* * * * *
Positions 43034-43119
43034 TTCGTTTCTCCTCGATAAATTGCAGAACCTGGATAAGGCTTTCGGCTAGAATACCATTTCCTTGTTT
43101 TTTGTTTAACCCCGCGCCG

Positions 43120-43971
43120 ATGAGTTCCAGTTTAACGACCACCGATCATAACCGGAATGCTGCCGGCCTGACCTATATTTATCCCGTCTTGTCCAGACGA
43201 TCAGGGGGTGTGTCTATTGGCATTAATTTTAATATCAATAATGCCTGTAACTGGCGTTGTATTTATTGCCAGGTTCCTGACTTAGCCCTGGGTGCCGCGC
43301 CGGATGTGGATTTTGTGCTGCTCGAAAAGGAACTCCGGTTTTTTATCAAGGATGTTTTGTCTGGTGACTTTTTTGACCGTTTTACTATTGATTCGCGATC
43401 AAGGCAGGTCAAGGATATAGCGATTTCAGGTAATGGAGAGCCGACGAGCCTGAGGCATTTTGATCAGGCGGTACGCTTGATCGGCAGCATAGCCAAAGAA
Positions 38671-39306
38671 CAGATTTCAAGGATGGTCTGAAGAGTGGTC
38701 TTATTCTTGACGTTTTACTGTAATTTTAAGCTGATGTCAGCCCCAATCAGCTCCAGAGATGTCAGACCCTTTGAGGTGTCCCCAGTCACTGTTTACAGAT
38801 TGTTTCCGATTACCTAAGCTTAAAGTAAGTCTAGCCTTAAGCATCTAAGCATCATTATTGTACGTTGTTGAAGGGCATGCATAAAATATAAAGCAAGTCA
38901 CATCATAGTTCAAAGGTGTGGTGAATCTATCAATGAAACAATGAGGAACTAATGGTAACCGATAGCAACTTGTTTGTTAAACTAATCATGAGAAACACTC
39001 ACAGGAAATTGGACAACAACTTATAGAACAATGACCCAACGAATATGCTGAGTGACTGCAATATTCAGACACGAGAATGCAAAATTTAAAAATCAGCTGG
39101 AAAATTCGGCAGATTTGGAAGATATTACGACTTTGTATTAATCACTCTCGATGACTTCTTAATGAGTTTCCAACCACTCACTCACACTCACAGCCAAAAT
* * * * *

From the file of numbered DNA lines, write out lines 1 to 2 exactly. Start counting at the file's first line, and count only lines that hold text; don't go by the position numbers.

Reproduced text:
Positions 43034-43119
43034 TTCGTTTCTCCTCGATAAATTGCAGAACCTGGATAAGGCTTTCGGCTAGAATACCATTTCCTTGTTT